California’s Nomadic Shepherds

The other day as we were heading back to Wind Wolves after getting groceries and supplies in Bakersfield, the Wild West was materializing before our eyes with a large amount of sheep tracks and droppings left everywhere.

Curious about where these sheep came from and where they were going, we did a Google search on “Bakersfield sheep” and an interesting Los Angeles Times article returned called “End of a Tradition: Young Basque Shepherds No Longer Flock to Calif.” The article discusses the Basque immigrants who have been coming to California for over 100 years to herd sheep as few Americans want these jobs.

What caught our eye in this article the description of Aleman and his nomadic life as a shepherd in California.

“For 21 years Aleman has lived the lonely, nomadic life of a California shepherd. After the winter lambing, Aleman spends April and May in the Mojave Desert watching his flock during spring grazing. He spends his summers on the mile-high meadows of the Owens Valley on the slopes of the Sierra. In the fall, he returns to the Kern County foothills.”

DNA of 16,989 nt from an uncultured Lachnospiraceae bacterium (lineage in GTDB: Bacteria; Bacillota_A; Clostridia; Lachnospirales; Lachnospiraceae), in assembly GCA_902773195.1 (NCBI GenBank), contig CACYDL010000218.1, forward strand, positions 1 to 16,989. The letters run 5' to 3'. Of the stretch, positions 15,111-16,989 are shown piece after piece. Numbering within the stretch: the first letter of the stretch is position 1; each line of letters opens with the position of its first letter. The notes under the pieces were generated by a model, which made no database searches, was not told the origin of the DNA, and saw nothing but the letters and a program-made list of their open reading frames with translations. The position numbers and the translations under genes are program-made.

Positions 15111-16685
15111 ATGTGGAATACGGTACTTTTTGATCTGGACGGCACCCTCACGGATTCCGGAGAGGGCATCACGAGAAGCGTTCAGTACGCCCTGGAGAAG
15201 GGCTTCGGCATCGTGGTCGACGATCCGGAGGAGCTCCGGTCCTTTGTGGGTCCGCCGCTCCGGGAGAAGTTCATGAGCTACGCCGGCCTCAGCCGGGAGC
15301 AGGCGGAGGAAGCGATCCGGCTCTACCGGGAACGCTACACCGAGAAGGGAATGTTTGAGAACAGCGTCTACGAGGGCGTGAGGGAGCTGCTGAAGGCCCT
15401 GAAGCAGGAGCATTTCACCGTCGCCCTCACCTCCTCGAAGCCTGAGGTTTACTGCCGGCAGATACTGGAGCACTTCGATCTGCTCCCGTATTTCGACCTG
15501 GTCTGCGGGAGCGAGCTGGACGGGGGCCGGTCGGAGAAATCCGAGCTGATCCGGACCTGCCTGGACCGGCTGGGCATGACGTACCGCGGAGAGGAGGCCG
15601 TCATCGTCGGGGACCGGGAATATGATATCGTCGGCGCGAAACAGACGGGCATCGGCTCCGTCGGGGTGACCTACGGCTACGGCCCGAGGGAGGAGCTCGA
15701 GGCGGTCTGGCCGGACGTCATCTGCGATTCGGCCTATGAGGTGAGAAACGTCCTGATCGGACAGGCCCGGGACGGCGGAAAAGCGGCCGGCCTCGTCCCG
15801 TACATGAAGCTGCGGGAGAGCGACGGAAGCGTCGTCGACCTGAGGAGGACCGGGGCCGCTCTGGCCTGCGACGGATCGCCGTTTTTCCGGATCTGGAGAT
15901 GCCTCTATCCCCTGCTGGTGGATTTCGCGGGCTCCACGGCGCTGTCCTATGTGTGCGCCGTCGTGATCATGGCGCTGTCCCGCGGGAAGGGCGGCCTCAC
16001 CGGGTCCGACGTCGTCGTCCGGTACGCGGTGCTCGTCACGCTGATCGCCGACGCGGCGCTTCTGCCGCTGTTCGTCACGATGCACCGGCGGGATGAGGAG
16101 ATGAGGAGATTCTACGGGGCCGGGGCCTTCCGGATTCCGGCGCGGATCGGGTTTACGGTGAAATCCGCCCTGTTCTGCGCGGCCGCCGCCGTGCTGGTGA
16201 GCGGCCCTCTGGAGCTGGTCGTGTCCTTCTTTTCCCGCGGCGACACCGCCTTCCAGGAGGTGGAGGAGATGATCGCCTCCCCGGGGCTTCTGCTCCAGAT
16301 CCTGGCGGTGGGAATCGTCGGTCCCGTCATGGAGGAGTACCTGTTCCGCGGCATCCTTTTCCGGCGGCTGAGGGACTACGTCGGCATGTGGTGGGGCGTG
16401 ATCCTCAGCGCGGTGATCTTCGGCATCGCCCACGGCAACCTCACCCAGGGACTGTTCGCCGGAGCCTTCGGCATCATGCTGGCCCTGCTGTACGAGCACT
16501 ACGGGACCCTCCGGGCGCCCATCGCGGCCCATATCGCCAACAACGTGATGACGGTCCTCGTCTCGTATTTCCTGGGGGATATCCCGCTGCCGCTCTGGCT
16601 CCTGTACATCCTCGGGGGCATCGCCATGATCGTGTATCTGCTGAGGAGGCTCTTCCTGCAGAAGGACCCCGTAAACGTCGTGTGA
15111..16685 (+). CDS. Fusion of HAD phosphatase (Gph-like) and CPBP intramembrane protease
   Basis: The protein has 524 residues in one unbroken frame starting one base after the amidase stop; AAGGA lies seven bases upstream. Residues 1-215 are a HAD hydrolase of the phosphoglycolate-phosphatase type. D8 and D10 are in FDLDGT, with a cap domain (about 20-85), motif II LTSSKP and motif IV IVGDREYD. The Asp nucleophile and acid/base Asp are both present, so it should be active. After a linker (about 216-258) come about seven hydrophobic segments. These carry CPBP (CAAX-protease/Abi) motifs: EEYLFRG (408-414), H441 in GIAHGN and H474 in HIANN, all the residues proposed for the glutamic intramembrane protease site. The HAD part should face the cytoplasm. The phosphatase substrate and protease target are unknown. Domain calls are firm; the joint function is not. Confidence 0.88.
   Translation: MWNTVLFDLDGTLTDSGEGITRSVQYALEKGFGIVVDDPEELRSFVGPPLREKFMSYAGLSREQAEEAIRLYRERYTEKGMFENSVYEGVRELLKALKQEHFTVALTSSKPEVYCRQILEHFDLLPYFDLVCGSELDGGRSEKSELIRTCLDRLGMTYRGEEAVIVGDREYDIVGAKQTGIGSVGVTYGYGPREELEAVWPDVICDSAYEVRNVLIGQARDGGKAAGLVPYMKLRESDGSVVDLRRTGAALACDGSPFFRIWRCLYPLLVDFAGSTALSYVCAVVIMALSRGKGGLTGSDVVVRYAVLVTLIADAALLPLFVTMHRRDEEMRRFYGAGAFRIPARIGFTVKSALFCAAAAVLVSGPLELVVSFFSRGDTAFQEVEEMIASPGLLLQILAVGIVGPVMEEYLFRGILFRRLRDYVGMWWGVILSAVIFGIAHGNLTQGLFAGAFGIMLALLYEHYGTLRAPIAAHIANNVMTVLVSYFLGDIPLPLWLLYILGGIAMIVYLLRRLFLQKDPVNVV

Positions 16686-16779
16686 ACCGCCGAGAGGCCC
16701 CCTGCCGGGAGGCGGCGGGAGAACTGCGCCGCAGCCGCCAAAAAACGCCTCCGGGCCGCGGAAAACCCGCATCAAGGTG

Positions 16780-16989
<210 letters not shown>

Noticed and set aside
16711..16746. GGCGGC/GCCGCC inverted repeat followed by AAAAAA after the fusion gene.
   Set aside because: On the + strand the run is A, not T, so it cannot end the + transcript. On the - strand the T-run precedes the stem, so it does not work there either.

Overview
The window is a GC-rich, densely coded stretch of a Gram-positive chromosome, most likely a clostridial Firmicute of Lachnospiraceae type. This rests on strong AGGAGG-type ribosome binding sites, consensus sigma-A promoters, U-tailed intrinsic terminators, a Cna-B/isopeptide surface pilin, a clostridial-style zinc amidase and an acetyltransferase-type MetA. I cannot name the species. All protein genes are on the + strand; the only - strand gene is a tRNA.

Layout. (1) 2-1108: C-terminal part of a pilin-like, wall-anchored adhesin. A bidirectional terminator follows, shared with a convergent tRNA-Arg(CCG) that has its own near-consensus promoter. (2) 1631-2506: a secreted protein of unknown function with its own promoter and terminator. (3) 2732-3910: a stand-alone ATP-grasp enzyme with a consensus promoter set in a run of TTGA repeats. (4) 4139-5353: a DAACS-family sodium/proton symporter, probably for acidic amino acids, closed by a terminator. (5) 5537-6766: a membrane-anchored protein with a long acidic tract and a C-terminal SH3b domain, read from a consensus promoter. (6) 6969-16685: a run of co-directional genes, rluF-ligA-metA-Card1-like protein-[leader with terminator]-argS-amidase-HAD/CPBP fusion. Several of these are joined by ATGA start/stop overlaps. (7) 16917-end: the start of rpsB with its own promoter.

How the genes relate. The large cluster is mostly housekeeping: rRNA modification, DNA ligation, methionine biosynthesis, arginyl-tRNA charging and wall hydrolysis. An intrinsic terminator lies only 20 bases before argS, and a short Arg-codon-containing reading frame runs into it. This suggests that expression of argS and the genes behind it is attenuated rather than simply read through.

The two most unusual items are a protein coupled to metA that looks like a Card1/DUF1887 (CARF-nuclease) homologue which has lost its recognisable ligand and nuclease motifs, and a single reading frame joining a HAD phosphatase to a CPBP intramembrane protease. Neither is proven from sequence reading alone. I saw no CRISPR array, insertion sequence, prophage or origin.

“At one time, Aleman and the other shepherds lived in tents and followed their flocks’ peregrinations by foot over the century-old California Sheep Trail. It was one of the longest animal drives in the nation–400 miles over the Tehachapis to Mojave, up past Lone Pine and Bishop to the high mountain summer meadows of the Sierra and then back to Kern County.”

“We adapted to the loneliness of shepherding better than a lot of people because most of us are from very small villages with few neighbors. We grew up with the isolation.”

Maybe sometime in the future, the Mules will find and explore this 400-mile trail. Have any of our readers ever traveled the California Sheep Trail? If so, tell us about it.

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